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A woman wearing a headset sits at a desk in a large room with television screens in the background. A man is sits at a desk behind her.

Dispatchers help police by asking COVID-19 questions

Telecommunications operators have been working around the clock throughout the pandemic providing essential information to first responders. Credit: RCMP


Behind every RCMP officer responding to calls for service is a telecommunications operator at an Operational Communications Centre asking questions and collecting information to help keep first responders and the public safe.

Throughout the pandemic, Operational Communications Centres (OCCs), who receive and dispatch calls for service, have been asking questions about COVID-19 to help police officers prepare to respond.

Operators ask a series of simple questions to determine if someone at the scene or involved in the incident has travelled in the past two weeks, exhibited COVID-19 symptoms or tested positive for the illness.

The information helps officers responding to the call prepare for the scene and take precautions when they arrive.

"We're the first point of contact for the public and the members rely on us for their safety," says Darryl Macdonald, OCC commander in Prince Edward Island.

While the COVID-19 questions are an extra step, they're aligned with the work telecommunications operators do every day supporting front-line police officers.

Telecommunications operators typically ask questions about who's involved in an incident, where it's happening, what's happening and if there are any drugs, alcohol or weapons involved.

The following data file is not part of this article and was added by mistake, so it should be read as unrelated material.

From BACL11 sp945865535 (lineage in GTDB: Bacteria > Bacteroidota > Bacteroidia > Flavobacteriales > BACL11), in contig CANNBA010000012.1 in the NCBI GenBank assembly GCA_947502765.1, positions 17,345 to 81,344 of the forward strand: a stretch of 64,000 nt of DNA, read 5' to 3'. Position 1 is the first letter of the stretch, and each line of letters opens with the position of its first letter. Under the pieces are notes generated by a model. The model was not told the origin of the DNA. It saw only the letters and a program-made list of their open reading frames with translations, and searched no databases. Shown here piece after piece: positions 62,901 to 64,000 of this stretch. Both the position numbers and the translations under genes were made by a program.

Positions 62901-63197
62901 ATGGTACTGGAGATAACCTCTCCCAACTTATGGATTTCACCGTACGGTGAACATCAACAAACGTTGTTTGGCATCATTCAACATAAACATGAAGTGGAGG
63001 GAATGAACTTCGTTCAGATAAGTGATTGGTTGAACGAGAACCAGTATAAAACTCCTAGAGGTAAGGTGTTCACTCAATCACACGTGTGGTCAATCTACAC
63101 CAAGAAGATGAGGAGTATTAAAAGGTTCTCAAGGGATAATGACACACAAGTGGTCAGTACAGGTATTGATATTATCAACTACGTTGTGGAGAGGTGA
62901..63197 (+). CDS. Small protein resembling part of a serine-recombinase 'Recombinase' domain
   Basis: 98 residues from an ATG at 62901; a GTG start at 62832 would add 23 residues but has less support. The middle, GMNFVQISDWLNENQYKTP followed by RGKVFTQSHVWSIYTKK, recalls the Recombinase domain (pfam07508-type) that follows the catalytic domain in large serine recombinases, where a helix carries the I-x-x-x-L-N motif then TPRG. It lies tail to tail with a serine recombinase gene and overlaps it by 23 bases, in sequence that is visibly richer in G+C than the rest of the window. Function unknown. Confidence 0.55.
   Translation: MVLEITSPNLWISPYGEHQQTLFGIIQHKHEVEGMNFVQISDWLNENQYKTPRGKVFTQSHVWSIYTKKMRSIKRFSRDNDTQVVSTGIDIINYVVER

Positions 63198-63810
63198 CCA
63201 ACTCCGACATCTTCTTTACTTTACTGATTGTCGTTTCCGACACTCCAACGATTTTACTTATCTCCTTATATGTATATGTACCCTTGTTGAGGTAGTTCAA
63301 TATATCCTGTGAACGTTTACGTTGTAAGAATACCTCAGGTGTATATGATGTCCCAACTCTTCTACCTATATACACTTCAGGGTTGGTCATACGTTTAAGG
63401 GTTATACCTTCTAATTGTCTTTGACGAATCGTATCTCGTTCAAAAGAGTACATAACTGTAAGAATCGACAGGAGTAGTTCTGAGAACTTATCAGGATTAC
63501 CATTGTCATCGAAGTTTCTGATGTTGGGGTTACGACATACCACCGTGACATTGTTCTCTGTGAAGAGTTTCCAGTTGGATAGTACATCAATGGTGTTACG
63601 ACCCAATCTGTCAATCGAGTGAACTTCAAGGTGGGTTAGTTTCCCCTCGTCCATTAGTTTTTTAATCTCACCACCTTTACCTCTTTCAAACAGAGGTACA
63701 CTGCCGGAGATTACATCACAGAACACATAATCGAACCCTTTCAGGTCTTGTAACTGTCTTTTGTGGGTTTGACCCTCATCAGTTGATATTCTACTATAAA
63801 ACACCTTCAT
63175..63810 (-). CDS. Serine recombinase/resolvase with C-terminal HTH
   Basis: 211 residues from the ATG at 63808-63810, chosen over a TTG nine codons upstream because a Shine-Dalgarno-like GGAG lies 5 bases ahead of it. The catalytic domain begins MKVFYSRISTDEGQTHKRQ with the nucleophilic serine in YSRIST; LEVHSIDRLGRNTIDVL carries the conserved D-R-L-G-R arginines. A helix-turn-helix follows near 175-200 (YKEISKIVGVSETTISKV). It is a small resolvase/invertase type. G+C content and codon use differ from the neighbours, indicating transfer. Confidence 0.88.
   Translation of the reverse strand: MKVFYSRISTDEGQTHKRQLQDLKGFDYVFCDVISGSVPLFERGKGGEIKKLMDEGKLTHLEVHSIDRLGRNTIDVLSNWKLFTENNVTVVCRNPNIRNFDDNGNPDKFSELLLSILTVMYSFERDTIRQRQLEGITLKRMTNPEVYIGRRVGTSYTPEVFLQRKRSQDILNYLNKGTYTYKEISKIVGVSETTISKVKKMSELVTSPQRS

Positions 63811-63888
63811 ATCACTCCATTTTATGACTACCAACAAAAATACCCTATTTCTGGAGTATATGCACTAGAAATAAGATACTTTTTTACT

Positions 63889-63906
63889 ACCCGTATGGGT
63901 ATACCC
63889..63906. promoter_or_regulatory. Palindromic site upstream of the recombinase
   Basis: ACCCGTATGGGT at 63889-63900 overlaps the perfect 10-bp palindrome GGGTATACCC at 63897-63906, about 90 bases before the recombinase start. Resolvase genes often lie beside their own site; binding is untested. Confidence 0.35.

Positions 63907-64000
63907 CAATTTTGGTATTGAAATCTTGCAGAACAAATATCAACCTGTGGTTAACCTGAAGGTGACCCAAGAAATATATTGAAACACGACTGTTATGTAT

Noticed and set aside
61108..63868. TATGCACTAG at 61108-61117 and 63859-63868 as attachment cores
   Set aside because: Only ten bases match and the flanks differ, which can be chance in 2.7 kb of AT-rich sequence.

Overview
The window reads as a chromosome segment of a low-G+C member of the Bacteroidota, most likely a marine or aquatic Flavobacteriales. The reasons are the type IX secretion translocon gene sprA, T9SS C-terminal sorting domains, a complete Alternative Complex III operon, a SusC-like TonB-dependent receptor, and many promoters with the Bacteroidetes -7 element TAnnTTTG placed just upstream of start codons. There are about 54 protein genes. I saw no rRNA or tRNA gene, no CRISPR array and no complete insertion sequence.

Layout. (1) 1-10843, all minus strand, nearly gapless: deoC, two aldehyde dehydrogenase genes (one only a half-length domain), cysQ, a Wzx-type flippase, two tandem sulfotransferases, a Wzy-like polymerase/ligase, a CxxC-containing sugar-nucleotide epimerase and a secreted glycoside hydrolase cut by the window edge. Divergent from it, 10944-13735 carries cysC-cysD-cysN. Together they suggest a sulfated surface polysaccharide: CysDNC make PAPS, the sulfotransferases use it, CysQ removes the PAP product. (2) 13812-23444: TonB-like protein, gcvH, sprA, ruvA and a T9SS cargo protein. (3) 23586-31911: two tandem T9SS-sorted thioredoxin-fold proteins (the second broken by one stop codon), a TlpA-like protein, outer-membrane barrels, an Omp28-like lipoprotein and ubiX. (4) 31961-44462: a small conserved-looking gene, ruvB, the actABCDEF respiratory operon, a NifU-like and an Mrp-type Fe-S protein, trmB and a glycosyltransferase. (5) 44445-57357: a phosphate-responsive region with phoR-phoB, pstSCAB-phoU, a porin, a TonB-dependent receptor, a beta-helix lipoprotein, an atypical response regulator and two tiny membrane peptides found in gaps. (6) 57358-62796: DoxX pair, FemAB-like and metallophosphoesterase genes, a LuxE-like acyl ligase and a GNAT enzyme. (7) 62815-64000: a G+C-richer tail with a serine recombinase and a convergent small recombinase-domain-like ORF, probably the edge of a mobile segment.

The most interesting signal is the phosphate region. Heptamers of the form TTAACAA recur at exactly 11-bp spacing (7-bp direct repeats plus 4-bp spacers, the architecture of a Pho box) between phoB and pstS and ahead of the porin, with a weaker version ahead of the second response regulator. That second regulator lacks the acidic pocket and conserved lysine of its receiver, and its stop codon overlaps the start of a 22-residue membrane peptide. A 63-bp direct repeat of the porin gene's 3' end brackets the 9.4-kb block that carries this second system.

For RCMP officers responding to the calls, the extra information is much appreciated.

"We rely on them for so much and for them to make this extra effort to help keep us safe makes a big difference in our day to day," says Cst. Adrian Boal, with the Estevan detachment in southern Saskatchewan.

The added questions are just one way the OCCs are responding to the pandemic. To help keep their employees safe, office layout and scheduling have been adapted to allow for more physical distance and additional workspace cleanings are conducted.

"OCCs across the country were on this right away and we knew we needed to protect employees," says Macdonald.

Close attention was paid to information and advice from local, provincial and national public health organizations to ensure a safe work environment for the telecommunication operators.

"It's been an ongoing information session," Richard Millette, who oversees the OCC in Ottawa. "The staff really work as a team and they're conscious of everyone's needs."

Handwashing and frequently sanitizing computer mice, keyboards and door handles have been especially important. Operators can't wear a mask during a call as their voice must be easy to understand on the radio and phone.

"I really commend the telecommunications operators," says Macdonald. "They don't have the option to work from home and many have had to amend their schedules and child care arrangements."

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